'Country store' signs on at the GalleryIt isn't easy for...

CONSUMER MARKETPLACE

April 03, 1993|By Michael Dresser | Michael Dresser,Staff Writer

'Country store' signs on at the Gallery

It isn't easy for an independent start-up retailer to lasso a space at the chain-dominated Gallery at Harborplace. But cowboy enthusiast Marvin Jacobs and Cathy Jacobs Cable have done the trick.

The father-daughter team will open Jake & Jake's Country Store on the second floor of the downtown shopping palace in the next week or two. The shop, described as "an upscale, old-fashioned country store," will offer a variety of Western-oriented merchandise -- from cowboy boots to chili to books on the Old West.

The new venture marks a return to retailing for Mr. Jacobs, 65, who retired five years ago after 13 years as owner and franchiser of the Tyler's Country Clothes chain. Ms. Cable, 37, is chucking the corporate retail scene after stints with Eddie Bauer and Banana Republic.

Mr. Jacobs says the concept stems from his longtime enthusiasm for things Western.

"I grew up in a time when the cowboy was hot -- Gene Autry, Roy Rogers," he said, adding that he wears cowboy boots "exclusively."

He promises that Jake & Jake's will be "a very visual kind of a store" decorated by antiques from his own Western collection. "It's definitely not stamped out like some of the chain stores."

Mr. Jacobs says the merchandise mix will be broad but that "we're not going to saturate the market with a single item." That should lessen the chances of running into somebody at a party sporting the same "wearable art."

If the two Jakes are successful, the concept could move beyond a single store. Mr. Jacobs isn't interested so much in multiple stores as in issuing a catalog using the theme.

Mr. Jacobs says he negotiated with The Rouse Co. for more than a year before landing his 1,400-square-foot space in the Gallery.

Meanwhile, across the street at Harborplace, Rouse has added a new tenant to its lineup of fast-food restaurants. Soupmasters, a new chain that is also going into Towson Town Center, brought its soups, chilis and Tuscano Dipping Bread to the Light Street Pavilion food court on Tuesday. It's the fourth link in the Stamford, Conn.-based chain.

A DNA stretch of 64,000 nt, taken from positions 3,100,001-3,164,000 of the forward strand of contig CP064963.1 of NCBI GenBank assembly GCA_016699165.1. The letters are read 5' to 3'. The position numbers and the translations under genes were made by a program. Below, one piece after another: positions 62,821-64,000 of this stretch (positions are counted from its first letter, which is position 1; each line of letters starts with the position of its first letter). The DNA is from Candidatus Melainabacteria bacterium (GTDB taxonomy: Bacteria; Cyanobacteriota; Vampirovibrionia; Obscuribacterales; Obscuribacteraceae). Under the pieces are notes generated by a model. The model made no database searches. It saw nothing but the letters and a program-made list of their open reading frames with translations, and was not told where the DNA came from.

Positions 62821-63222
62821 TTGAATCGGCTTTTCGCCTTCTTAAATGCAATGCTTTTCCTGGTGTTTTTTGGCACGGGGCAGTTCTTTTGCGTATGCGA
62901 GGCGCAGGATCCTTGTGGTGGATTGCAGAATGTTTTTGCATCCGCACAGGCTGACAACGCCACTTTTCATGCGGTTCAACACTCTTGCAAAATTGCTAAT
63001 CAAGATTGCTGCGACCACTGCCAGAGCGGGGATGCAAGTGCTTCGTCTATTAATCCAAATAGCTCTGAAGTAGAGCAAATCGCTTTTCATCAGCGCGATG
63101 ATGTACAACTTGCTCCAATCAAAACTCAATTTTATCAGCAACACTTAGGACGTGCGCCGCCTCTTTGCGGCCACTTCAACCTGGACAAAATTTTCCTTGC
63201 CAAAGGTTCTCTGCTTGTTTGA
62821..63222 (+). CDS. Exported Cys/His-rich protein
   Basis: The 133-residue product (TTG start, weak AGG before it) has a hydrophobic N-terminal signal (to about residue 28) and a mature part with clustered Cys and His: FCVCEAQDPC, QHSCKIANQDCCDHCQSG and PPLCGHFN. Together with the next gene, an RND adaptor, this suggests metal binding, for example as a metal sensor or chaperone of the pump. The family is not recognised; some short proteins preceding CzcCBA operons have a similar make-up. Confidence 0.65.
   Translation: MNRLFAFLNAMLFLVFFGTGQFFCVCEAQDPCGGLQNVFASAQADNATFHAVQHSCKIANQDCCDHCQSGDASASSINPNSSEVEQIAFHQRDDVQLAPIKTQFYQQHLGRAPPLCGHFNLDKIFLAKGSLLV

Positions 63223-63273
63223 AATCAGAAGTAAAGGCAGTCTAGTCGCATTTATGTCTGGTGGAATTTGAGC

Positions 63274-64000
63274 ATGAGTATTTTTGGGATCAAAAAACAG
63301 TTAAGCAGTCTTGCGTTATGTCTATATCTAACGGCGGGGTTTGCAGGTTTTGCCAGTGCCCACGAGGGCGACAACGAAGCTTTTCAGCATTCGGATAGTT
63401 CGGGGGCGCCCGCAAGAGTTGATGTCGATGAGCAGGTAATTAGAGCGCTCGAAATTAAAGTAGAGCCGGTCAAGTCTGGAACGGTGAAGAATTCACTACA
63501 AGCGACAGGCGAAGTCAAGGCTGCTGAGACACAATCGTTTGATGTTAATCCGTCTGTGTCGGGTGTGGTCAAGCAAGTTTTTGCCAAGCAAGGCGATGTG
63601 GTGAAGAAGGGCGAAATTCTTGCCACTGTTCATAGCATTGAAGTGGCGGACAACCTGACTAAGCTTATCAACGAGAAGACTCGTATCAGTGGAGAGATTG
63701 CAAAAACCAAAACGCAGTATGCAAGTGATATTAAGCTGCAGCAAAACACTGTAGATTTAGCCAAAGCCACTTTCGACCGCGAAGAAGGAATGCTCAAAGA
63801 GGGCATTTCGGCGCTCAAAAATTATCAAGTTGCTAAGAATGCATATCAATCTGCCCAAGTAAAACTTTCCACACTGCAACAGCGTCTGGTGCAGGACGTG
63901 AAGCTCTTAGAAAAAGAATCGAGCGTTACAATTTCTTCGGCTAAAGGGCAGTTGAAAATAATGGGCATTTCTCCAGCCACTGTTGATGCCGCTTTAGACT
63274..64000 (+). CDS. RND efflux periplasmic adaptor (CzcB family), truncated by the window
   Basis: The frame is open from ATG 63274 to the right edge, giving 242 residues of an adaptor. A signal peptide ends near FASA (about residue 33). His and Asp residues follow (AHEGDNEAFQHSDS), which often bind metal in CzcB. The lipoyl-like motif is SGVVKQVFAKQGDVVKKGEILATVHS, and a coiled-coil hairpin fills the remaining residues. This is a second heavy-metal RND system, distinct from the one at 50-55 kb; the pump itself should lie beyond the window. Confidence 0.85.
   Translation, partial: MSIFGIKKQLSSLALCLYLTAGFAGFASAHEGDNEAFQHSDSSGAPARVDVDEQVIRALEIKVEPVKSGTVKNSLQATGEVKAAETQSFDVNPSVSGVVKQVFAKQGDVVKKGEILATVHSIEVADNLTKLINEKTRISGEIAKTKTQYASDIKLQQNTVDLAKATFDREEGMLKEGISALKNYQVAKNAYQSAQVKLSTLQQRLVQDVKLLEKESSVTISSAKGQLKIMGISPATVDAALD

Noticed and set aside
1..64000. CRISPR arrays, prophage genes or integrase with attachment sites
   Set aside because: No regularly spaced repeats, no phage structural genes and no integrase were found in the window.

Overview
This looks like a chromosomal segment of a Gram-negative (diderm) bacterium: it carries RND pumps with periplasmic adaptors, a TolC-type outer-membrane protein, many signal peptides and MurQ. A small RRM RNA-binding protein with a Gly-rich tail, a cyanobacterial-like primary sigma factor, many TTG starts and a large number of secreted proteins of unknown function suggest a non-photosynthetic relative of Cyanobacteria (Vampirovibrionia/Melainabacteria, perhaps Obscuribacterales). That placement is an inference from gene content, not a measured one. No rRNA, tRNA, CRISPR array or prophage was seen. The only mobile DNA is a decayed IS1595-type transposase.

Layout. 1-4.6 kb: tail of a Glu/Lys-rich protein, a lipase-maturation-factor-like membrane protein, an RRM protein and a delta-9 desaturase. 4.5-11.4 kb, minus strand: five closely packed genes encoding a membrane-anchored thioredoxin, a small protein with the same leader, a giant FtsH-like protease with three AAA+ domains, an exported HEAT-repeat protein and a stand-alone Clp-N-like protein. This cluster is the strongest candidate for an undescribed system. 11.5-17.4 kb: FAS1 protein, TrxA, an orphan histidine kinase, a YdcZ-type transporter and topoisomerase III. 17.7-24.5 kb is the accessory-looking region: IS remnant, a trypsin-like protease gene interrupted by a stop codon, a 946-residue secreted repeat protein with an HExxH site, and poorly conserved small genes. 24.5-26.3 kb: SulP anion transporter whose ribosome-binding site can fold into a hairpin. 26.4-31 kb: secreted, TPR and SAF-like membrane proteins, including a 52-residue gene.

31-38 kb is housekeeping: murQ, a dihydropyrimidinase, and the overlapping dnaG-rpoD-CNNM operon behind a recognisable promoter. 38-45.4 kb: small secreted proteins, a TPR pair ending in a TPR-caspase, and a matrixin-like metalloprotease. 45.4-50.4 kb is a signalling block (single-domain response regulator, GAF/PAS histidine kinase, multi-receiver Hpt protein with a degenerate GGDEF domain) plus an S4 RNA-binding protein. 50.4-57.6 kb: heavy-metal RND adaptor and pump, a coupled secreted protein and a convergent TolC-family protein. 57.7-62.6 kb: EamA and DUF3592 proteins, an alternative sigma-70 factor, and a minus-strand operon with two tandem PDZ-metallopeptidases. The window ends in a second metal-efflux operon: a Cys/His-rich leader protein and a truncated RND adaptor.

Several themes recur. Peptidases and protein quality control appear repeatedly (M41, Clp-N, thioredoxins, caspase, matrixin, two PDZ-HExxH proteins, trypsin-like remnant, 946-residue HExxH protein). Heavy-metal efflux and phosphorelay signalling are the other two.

Tough sole-searching gets assist from Sears

Any man who wears an uncommon size -- say, 11 1/2 -EEE or -- can bear witness to the horrors of shopping for shoes.

Forget choosing among styles. All you can do is ask the clerk to bring everything the store has in that size and pick the least loathsome of the handful in stock. No wonder these folks resort to catalogs or travel extra miles to shop at Nordstrom, which prides itself on being able to shoe a sasquatch.

But now Sears is rolling out a program that will bring Florsheim special-order centers into 85 stores, including four in Maryland. The centers display 21 models of shoe and provide a catalog with more than 300 styles.

Once a customer makes a selection, the order is faxed directly to Florsheim. According to Sears, the shoes will be at the customer's doorstep within a week. The service will offer a broader range of sizes and styles than the stores themselves can stock.

The four Baltimore-area Sears stores that will offer the service are at East Point, Hunt Valley, Columbia and Cranberry malls. The centers are expected to be in place by the end of April.

Unrehearsed banter grist for car care ads

Ad agencies launch new ad campaigns all the time. It's no more news than dogs barking.

Still, every once in a while, along comes a campaign that stands out as especially imaginative. Like Gray Kirk VanSant's Jiffy Lube radio campaign, which started Monday on Baltimore radio stations.

For the 60-second spots, stand-up comedian Bill McCuddy called people on their cellular phones as they were driving and engaged them in off-the-wall, irreverent and unrehearsed conversations about car care. Snippets of those conversations -- unrehearsed, according to the agency -- were spliced together to create the commercials.

Whether the campaign will sell many oil changes remains to be seen, but the spots are funny enough to justify a temporary switch from public radio.

LTC Meanwhile, Baltimore's other agencies have hardly been sitting still:

* Cornerstone, a small but growing agency that has been quietly building its billings with out-of-town accounts, landed an important local client recently as it signed on with PaineWebber Mortgage Finance Inc. of Columbia.

The agency also added Atlanta to the list of Weight Watchers franchise groups it represents. It already represented such groups in Syracuse-Rochester, N.Y., and South Georgia/North Florida.

In the last five years, Cornerstone has grown from $3.5 million in billings to $24.3 million, according to agency spokeswoman Betsy Higham.

* Trahan, Burden & Charles' public relations division won a Silver Anvil Award this week from the Public Relations Society of America for its "Route, Route, Route for the Home Team" project, which helped educate the Baltimore public about transportation routes to Oriole Park at Camden Yards last year.

It's lights out for Moscow Nights

Say goodbye to Moscow Nights.

The Russian restaurant, which opened at 1111 Park Ave. twyears ago to glowing reviews, filed for Chapter 7 bankruptcy liquidation on Wednesday.

Do Svidaniya. @

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